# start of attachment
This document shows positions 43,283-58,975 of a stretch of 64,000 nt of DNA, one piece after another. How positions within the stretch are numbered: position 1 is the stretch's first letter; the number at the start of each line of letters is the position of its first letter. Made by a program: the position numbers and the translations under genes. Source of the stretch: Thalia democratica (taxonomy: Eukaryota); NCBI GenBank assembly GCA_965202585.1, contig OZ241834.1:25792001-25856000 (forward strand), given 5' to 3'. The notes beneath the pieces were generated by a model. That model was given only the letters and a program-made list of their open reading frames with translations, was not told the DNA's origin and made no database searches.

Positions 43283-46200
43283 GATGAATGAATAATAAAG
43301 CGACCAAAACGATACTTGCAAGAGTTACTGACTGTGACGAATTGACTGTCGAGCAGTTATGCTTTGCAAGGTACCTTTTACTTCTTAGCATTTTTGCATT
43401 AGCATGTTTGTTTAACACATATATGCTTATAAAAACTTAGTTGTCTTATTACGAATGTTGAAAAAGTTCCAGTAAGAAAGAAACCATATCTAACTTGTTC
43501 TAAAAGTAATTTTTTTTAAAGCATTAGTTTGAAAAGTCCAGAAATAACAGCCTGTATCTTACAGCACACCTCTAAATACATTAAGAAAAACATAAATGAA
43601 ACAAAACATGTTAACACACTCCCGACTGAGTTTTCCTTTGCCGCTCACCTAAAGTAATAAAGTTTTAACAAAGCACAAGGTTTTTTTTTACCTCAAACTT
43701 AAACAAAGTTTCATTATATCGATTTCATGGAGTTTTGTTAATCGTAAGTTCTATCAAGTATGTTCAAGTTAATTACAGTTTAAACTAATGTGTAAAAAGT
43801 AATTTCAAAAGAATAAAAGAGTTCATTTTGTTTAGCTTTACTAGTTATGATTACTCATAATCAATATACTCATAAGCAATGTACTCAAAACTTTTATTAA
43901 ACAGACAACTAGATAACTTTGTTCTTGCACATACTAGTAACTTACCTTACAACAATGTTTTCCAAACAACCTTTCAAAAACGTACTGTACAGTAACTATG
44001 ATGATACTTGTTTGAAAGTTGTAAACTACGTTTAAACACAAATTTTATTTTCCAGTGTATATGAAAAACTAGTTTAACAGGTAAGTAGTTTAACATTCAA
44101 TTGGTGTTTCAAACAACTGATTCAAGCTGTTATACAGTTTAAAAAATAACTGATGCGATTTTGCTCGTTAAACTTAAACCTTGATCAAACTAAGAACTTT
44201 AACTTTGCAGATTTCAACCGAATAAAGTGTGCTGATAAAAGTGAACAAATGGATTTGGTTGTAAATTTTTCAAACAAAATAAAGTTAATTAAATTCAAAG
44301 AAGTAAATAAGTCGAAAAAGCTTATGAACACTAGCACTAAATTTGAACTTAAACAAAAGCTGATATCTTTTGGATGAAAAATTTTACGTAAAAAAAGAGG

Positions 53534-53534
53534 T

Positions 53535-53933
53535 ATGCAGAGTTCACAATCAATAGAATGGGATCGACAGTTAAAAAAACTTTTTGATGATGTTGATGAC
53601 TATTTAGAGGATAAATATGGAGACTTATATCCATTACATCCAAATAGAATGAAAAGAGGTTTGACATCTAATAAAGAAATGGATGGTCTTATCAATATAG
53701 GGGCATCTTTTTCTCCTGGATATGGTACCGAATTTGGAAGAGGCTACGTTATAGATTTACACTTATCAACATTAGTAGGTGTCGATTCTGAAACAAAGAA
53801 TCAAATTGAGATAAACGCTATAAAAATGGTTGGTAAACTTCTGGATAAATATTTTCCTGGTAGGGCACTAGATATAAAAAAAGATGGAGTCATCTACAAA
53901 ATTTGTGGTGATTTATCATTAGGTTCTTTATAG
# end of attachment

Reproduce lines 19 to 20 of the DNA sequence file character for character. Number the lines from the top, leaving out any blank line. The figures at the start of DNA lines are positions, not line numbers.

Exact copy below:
53601 TATTTAGAGGATAAATATGGAGACTTATATCCATTACATCCAAATAGAATGAAAAGAGGTTTGACATCTAATAAAGAAATGGATGGTCTTATCAATATAG
53701 GGGCATCTTTTTCTCCTGGATATGGTACCGAATTTGGAAGAGGCTACGTTATAGATTTACACTTATCAACATTAGTAGGTGTCGATTCTGAAACAAAGAA